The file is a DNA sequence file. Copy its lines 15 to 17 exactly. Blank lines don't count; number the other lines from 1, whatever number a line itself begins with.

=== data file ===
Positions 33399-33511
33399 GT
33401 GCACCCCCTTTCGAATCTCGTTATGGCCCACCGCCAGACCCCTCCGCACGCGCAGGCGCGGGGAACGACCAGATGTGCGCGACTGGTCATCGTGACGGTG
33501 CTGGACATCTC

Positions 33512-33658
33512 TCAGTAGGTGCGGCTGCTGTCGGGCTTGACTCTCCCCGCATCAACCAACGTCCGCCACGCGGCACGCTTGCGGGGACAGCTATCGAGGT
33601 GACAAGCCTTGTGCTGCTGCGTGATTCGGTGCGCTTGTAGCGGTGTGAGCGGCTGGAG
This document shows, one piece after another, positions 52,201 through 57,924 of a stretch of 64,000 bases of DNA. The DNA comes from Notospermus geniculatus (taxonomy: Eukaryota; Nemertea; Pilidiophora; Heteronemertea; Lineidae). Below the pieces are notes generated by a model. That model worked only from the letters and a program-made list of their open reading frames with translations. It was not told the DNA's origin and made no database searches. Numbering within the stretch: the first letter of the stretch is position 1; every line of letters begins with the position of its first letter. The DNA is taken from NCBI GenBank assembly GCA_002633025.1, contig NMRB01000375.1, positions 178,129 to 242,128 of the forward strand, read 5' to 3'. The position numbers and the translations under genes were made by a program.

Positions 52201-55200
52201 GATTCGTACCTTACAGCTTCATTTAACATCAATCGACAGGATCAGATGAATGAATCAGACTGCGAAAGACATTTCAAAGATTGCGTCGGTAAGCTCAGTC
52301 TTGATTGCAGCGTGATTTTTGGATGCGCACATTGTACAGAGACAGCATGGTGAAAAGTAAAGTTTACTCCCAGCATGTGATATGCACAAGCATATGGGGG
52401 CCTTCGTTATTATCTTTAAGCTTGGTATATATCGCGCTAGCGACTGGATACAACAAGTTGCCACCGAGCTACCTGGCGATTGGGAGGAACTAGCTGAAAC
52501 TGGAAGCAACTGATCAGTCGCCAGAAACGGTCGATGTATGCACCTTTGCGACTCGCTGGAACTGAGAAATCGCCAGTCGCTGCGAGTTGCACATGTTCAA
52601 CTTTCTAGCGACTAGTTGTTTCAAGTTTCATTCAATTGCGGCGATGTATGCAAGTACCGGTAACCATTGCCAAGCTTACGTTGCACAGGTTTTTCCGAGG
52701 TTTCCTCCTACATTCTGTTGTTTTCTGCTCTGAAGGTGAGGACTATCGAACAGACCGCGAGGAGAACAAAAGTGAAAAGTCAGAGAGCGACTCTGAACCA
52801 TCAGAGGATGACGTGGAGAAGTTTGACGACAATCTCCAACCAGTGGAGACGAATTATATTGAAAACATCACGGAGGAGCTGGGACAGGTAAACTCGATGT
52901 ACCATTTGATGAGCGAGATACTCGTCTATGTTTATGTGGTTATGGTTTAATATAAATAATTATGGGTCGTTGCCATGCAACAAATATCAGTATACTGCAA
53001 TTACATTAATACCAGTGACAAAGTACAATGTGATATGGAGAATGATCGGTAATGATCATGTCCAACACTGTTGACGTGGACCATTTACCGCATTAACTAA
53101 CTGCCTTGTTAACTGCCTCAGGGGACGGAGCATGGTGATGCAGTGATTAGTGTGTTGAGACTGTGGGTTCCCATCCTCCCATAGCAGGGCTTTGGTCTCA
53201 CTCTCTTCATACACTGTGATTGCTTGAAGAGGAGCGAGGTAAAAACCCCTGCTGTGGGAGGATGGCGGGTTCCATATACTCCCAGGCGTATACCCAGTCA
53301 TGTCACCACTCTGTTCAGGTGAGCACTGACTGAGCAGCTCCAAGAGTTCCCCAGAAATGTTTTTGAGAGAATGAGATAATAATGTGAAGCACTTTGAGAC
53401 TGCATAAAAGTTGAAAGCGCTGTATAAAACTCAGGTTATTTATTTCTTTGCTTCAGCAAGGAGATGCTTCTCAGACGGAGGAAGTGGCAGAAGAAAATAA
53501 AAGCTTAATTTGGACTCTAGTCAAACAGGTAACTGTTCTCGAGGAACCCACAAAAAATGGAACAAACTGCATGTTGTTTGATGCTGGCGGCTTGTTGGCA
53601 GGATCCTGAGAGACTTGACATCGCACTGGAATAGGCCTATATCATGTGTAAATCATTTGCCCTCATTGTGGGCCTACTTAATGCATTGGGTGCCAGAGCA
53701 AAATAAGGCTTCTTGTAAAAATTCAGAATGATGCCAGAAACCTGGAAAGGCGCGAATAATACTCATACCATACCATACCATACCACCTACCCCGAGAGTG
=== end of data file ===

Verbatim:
52701 TTTCCTCCTACATTCTGTTGTTTTCTGCTCTGAAGGTGAGGACTATCGAACAGACCGCGAGGAGAACAAAAGTGAAAAGTCAGAGAGCGACTCTGAACCA
52801 TCAGAGGATGACGTGGAGAAGTTTGACGACAATCTCCAACCAGTGGAGACGAATTATATTGAAAACATCACGGAGGAGCTGGGACAGGTAAACTCGATGT
52901 ACCATTTGATGAGCGAGATACTCGTCTATGTTTATGTGGTTATGGTTTAATATAAATAATTATGGGTCGTTGCCATGCAACAAATATCAGTATACTGCAA